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Bruce Bialosky

The Killing Fields

For those who are under the illusion that there is salvation for Communist/Socialist governments.

During an otherwise very enjoyable vacation to Southeast Asia, we went to Cambodia. Not that Cambodia isn’t enjoyable — we visited their famous temples including the iconic Angkor Wat (best viewed at sunrise). One could think that coming all this way and not visiting the Killing Fields would be a shallow act. It was actually the first thing I asked about when we decided to visit the birthplace of Khmer Rouge.

One cannot necessarily foresee a mass murder of the kind that happened between 1975 and 1979. Especially when the killing was of a different kind. The Jews were different from the Germans, at least in the Germans’ minds. The Armenians were different from the Turks. This was native Cambodians murdering other Cambodians in unimaginable numbers. There were some minorities murdered, but they were not the focus.

It was an effort to emulate Mao’s Cultural Revolution. Their leader, Pol Pot, wanted purity. We learned that many of the soldiers ranged in age from thirteen to twenty years old, i.e., ripe for indoctrination. They were reminiscent of some of the youth used in Africa in the battle over diamonds. These anti-democratic governments begin to indoctrinate youth when they are tender and unknowing to create another wave of foot soldiers for their cause.

The Khmer Rouge had stupid, self-destructive policies. They forced redistribution of farmland causing destruction of production and mass famine. They were killing all the perceived intellectuals so they could have purity of thought. Killing a banker is one thing, but killing all the doctors is another. When the Germans killed Jewish doctors they still had non-Jewish doctors. These people were not even leaving doctors to care for themselves.

The psychology of mass murders like this is fascinating. Daniel Goldhagen’s book Hitler’s Willing Executioners makes the case that ordinary individuals participated in murdering Jews because they got caught up in the fervor of the times. Thus, almost all of the German population was guilty of the genocide.

One has to wonder how people degenerate into this group think. I recently read Colson Whitehead’s The Underground Railroad. The novel tells the story of a young Black woman fleeing to the North. It does not cast all whites as bad by any stretch. The story tells of many brave souls who risked their lives to help transport fugitive slaves to the free North. If caught, many suffered the same fate as the Blacks they were aiding.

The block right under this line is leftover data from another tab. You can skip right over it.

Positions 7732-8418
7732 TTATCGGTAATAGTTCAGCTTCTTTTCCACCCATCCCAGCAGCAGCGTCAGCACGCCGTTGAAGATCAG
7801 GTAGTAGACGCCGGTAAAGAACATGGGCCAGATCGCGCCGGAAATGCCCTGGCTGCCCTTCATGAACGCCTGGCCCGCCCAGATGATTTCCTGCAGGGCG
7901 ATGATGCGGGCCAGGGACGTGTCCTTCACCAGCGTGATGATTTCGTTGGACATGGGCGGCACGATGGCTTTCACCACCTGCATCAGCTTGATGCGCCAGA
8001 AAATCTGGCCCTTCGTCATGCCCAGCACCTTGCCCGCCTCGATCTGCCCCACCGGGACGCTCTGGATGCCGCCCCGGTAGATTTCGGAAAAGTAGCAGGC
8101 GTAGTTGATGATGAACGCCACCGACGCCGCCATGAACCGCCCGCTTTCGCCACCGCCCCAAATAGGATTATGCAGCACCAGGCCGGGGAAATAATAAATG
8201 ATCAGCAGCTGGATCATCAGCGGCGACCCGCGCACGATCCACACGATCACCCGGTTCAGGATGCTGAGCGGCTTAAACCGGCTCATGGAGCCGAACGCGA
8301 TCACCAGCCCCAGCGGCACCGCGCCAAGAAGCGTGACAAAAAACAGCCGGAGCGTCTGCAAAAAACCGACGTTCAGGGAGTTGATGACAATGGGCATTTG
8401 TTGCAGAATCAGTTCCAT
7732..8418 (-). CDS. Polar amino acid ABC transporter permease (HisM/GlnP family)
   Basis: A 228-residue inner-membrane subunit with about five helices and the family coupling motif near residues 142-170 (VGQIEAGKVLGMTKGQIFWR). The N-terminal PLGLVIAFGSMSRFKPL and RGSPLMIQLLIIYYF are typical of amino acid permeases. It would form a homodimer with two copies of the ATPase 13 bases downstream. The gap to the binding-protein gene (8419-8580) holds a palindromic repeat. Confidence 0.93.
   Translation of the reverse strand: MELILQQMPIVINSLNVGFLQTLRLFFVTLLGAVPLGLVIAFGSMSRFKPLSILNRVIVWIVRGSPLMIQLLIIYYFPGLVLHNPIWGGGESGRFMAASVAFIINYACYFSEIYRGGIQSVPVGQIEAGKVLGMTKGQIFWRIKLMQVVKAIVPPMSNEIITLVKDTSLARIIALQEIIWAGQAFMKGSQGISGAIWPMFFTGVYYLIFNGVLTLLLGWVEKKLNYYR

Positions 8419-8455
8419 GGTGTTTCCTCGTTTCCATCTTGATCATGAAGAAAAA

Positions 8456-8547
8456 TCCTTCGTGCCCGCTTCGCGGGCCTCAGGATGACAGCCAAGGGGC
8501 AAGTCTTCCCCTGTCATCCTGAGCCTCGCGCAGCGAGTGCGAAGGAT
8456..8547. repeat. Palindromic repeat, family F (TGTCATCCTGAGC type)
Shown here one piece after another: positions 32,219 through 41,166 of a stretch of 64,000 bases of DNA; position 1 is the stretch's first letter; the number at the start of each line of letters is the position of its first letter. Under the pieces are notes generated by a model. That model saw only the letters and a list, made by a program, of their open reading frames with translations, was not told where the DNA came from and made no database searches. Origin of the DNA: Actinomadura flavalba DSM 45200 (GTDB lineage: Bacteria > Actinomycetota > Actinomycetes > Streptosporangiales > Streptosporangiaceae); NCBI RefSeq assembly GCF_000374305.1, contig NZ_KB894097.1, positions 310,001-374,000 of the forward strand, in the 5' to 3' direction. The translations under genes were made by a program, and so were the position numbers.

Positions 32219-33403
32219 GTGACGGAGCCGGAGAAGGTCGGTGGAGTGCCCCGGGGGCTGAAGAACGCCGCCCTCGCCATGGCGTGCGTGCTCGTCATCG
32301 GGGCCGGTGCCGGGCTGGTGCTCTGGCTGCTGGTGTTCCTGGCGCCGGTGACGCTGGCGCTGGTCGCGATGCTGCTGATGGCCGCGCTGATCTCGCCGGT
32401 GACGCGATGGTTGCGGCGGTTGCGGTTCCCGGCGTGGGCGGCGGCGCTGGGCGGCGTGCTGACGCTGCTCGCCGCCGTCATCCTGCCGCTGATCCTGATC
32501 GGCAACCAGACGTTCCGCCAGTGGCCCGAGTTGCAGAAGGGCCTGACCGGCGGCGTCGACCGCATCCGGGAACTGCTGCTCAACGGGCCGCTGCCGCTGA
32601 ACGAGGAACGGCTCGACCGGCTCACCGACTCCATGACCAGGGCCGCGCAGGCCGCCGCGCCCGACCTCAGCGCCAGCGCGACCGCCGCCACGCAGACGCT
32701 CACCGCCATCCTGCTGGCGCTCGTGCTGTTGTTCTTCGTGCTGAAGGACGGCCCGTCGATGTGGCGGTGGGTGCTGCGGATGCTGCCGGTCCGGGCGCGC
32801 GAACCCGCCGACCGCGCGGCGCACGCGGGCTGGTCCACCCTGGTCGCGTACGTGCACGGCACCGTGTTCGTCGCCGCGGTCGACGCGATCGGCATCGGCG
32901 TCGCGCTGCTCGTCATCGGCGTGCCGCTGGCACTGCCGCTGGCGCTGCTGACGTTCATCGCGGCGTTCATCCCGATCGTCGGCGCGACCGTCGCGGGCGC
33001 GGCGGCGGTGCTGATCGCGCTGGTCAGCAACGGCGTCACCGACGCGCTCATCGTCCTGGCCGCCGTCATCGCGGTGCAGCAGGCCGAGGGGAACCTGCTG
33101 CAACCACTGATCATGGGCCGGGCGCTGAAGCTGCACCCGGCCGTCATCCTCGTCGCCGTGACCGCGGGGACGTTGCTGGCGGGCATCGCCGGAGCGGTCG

The Patrollers who chased the fugitives were a brutal breed. They were not much different in their behavior than the Nazi camp guards. This was a culture that was bred. It was a culture that was reinforced by others, much like Germans acted toward the Jews.

In Cambodia, a culture was bred where anyone suspected of not being fully in line with the repressive regime was deemed unworthy of living. We were told that the people were taken to the prisons where they were interrogated — particularly about whether or not they were working for either the KGB or CIA. Why the Khmer Rouge were so fixated on this baffles the mind. The prisoners were tortured until they ‘admitted’ their crimes and then taken to one of the killing fields around the country where they were shot dead.

There came a point where they were running low on bullets so they used a palm tree to murder their victims. Who would think palm trees would be such a diabolical weapon? For the small children (they exterminated many as they somehow thought if left alive, they would grow up to become enemies of the state), they just smashed their heads against the palm trees until they were dead. For the adults, they used the extremely sharp edges of the palm leaves to slit the throats of the prisoners and let them to bleed out. Quite a barbaric group.

The Khmer Rouge were not quite as organized or capable as the Nazis who developed the gas chambers and kept meticulous records of the murdered. The Khmer resorted to the Palm trees and kept very few records of the people they murdered. Thus, the estimates range between one to three million with the accepted amount being in the middle at two million, or 25% of the Cambodian population at the time.

Fascinatingly, the mass murdering stopped in 1979 when the Vietnamese army crushed the Khmer Rouge. Pol Pot had sought guidance and aid from North Vietnam during the formation of his takeover of the country. Yet, they turned on him.

We visited one of the prisons located in Phnom Penh known as S-21. It is now the Tuol Sleng Genocide Museum. The Khmer Rouge created these “security centers” throughout the country where they imprisoned and tortured the people before they were sent to be murdered. We had the good fortune to meet Norng Chan Phal who was is in a famous era photo where he was a naked nine-year-old boy. He was one of the few freed from the prisons. He is living with his wife and two daughters today. It was humbling.

It is quite evident that this country has yet to recover from the devastation of this mass murder forty years later. They are economically and developmentally behind their neighbors. That is what happens when you wipe out all the people with skills other than farming and murdering.

What happened here can never be forgotten like the other great mass murders — the Holocaust, the Cultural Revolution in China, the Armenian Genocide and the mass killings in the Soviet Union. We have to seek an understanding of what drives people to these extremes of cruelty.

One key to avoid actions like this is a free democracy with a free press. That is a beginning.